Why I Have a Problem With “Women Must Be Seen And Not Heard”

Have you ever heard people say, “Women must be seen and not heard?” Here is a short history lesson. The phrase “Women must be seen and not heard” originates from an old English proverb, “Children must be seen and not heard”. This proverb first appeared in a book by John Mirk published in the 15th century titled Mirks Festial.

The proverb “Children must be seen and not heard” means that children should not interfere in discussions being held by adults or grown-ups. The child’s job is simply to sit, listen and learn from the adults without making any contributions. Somehow, as the years went by, “children” was replaced by “women”.

One afternoon in secondary school, all the girls were called to attend a girls meeting and during this meeting, the teacher who was addressing us kept repeating the words “Girls should be seen, not heard.” I had no problem with it back then. In fact, I was very moved by her words. Many of us were!

Two weeks ago, a friend shared someone’s Facebook post to her WhatsApp status. In the Facebook post, the author describes an incident in a store where a woman was asking questions about things in the store and after she left, the sales guy and his colleague started passing comments about how women like her are rejects to society. Everything was driving towards, “Women should be seen and experienced, not heard.” You can read the full Facebook post below.

From “Coach Steady Divine” on Facebook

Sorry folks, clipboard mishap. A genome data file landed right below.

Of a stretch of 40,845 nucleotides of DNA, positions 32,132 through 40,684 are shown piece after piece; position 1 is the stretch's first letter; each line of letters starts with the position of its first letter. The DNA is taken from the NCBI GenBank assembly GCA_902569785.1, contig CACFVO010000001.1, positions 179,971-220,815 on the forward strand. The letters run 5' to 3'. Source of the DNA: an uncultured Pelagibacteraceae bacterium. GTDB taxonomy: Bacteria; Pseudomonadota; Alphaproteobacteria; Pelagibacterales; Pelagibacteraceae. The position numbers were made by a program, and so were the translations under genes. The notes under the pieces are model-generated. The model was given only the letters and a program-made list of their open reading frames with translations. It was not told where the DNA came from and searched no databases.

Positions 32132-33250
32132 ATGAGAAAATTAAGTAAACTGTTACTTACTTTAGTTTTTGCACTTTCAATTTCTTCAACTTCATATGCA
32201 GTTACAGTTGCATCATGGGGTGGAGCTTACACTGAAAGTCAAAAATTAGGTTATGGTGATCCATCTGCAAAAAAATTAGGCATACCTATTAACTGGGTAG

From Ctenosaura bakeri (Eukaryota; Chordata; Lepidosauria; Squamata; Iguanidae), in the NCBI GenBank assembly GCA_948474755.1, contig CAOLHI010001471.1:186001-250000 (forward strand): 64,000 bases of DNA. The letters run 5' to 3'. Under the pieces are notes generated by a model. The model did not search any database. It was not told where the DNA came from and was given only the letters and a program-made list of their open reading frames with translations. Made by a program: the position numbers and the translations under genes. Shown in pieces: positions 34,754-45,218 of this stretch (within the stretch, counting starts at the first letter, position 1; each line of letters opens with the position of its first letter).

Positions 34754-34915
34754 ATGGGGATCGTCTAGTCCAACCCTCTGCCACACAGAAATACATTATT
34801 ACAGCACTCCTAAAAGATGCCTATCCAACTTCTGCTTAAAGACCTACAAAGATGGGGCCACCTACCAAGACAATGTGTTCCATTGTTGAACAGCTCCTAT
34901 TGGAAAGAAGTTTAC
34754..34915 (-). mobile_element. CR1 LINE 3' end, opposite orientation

While 13 year old me was moved by my teacher’s sentiments in secondary school, me today completely disagrees with the phrase and this is why.

“Women must be seen and not heard” creates an environment where women do not speak up for themselves and where women who are confident or even self-aware are seen as a nuisance. It promotes the idea of women being nothing more than their outward appearance. It says “We don’t care about what you have to say, just sit down and stay pretty.”

The phrase also promotes a culture where women stay silent when they are uncomfortable and tells women that they have nothing of substance to contribute to a conversation and even issues affecting them. I would like to believe phrases like this are the reason why today you will see different organisations creating platforms to discuss issues such as period poverty and not have a single woman on the platform to talk about things women go through. You would think that those who have first hand experience with periods are better suited to talk about period poverty but no, “a woman must be seen and not heard.”

Photo By Alena Jarrett

In the Facebook post, the author uses this phrase to “correct” a woman who was asking the sales guy questions. The sales guy who works in the same store and is paid to attend to potential customers. He also went on to refer to her asking questions as “ratchetness”. I struggled to find the relation between the two. I don’t even understand how the woman was being extra but to go ahead and say she is a “reject to society” simply because she asked questions or she wasn’t silent is a problem. There is no need to advocate for women to be silent. I strongly dislike that phrase and I wish it could be done away with. All it does is undermine women.

If you are a woman and you are reading this, please ask questions when you do not know or you are unsure, voice out your opinions, speak out about your discomfort or how something makes you feel and please don’t be afraid to speak on issues that concern you.

What do you think about the phrase ‘Women must be seen and not heard”? Do you agree with the saying or do you disagree with it? I would love to know the reason for your answer. Leave your thoughts in the comments!

Thanks for reading!
Wonani Xx

Dose of Wonani

6 thoughts on “Why I Have a Problem With “Women Must Be Seen And Not Heard”

  1. Batsirai Chigama has a poetry anthology titled Gather The Children and one of the poems in the book Daughters Of Fire has the following line which has stayed with me 3 years after I first read it:
    ……Silence was taught to our mothers
    We rejected it at birth


    Liked by 1 person

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